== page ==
PORTER | Even though the outdoors was in a state of thaw on Saturday afternoon, families still enjoyed what snow was left to participate in many outdoor, as well as indoor, activities during the second annual Winter Open House at the Dunes Learning Center.
One of those activities, making snowshoes out of branches from oriental bittersweet, an invasive species, was a little trickier than meets the eye, said Ryan Hanley, 8, of Griffith.
“It was hard. It took a long time. We took a frame and put sticks across it and tied sticks to the bottom and weaved other sticks through,” said Hanley whose mother, Traci Hanley, helped to place his feet in his new creation.
Other activities included starting a fire from a flint stick and kindling, making penny whistles, constructing bird feeders, making recycled paper with seeds for planting, and arts and crafts.
Some 150 people had preregistered for the free event, said Sandi Weindling, marketing and development director at the Dunes Learning Center, but by the looks of the crowd and the parking lot, the numbers may have been even greater.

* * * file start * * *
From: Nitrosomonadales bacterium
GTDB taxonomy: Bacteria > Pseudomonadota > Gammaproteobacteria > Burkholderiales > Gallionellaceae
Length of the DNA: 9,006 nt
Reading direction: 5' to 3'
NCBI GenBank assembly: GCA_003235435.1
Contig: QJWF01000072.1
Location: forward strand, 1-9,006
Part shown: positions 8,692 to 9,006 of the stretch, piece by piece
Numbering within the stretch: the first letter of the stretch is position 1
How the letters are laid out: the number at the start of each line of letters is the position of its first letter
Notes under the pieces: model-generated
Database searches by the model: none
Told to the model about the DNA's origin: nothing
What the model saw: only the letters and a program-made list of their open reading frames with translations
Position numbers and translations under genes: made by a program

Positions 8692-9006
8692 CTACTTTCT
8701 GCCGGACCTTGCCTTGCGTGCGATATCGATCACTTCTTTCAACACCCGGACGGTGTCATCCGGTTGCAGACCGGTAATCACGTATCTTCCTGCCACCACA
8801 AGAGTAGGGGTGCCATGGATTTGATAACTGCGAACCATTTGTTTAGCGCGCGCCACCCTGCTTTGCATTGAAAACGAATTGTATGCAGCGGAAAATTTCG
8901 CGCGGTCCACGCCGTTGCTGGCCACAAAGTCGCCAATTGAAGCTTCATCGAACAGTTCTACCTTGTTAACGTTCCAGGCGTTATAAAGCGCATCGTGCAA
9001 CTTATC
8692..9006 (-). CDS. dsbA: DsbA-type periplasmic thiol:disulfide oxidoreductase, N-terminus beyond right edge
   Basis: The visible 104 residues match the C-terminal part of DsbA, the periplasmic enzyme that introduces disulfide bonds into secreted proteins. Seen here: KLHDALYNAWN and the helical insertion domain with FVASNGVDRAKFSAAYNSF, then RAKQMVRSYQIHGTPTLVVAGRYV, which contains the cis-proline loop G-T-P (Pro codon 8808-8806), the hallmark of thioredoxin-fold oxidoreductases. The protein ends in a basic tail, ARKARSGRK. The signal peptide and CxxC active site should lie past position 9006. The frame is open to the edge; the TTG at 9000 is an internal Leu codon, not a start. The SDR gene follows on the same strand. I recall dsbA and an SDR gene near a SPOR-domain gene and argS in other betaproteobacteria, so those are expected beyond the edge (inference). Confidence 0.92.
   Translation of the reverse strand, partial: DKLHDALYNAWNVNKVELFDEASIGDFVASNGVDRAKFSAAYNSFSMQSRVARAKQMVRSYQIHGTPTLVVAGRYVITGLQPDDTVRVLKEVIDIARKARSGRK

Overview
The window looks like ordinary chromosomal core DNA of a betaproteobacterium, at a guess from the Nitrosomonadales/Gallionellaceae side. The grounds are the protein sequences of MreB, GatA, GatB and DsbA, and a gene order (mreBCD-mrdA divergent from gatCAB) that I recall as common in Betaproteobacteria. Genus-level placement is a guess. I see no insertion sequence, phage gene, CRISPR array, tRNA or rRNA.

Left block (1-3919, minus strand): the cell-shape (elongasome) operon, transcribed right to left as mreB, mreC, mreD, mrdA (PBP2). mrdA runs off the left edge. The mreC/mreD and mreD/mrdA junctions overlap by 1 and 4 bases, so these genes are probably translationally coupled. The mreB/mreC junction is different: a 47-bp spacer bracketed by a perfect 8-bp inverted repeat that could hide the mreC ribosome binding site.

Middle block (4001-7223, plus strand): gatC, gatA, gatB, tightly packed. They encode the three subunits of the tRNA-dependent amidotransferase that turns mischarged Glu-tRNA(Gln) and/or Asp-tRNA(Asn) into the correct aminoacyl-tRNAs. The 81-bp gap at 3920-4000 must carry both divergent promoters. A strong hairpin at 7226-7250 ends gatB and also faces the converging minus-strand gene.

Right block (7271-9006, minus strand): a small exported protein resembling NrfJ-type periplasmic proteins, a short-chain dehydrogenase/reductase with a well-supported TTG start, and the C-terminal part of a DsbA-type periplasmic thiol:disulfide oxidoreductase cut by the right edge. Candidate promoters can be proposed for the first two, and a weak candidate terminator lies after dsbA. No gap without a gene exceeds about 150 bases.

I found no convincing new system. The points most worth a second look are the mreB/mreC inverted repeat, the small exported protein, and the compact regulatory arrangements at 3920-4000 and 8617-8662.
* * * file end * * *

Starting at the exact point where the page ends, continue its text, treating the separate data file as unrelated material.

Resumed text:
“We just want people to be aware that we’re here and know what we do, which is residential and experiential education,” said Geoff Benson, Dunes Learning Center executive director.
“We have been here for 15 years but we typically are open to schools and other groups so we want to have the public come and see what we’re all about,” he said.
For Bridget Cletcher, of Valparaiso, knowing what the Dunes Learning Center had to offer was nothing new, especially since the grounds were once home to her childhood summers.
“I came here with my brothers every summer when this was the Good Fellow Camp. My husband and I decided to bring our grand kids here today so they can see it here. I’m glad they’re utilizing this beautiful place and it’s great that so many families get to enjoy it. This way we can continue it on with the next generation,” Cletcher said.
Getting the next generation to see the value in such beauty and activities can be a struggle, but with a little prod the payoff can be great.
Jenni Albright, of Hammond, said, “My kids didn’t want to come here today at first. They just wanted to stay inside and play video games. I told them for every activity they don’t do I would take away their iPods for a day. Now they’re having a lot of fun!”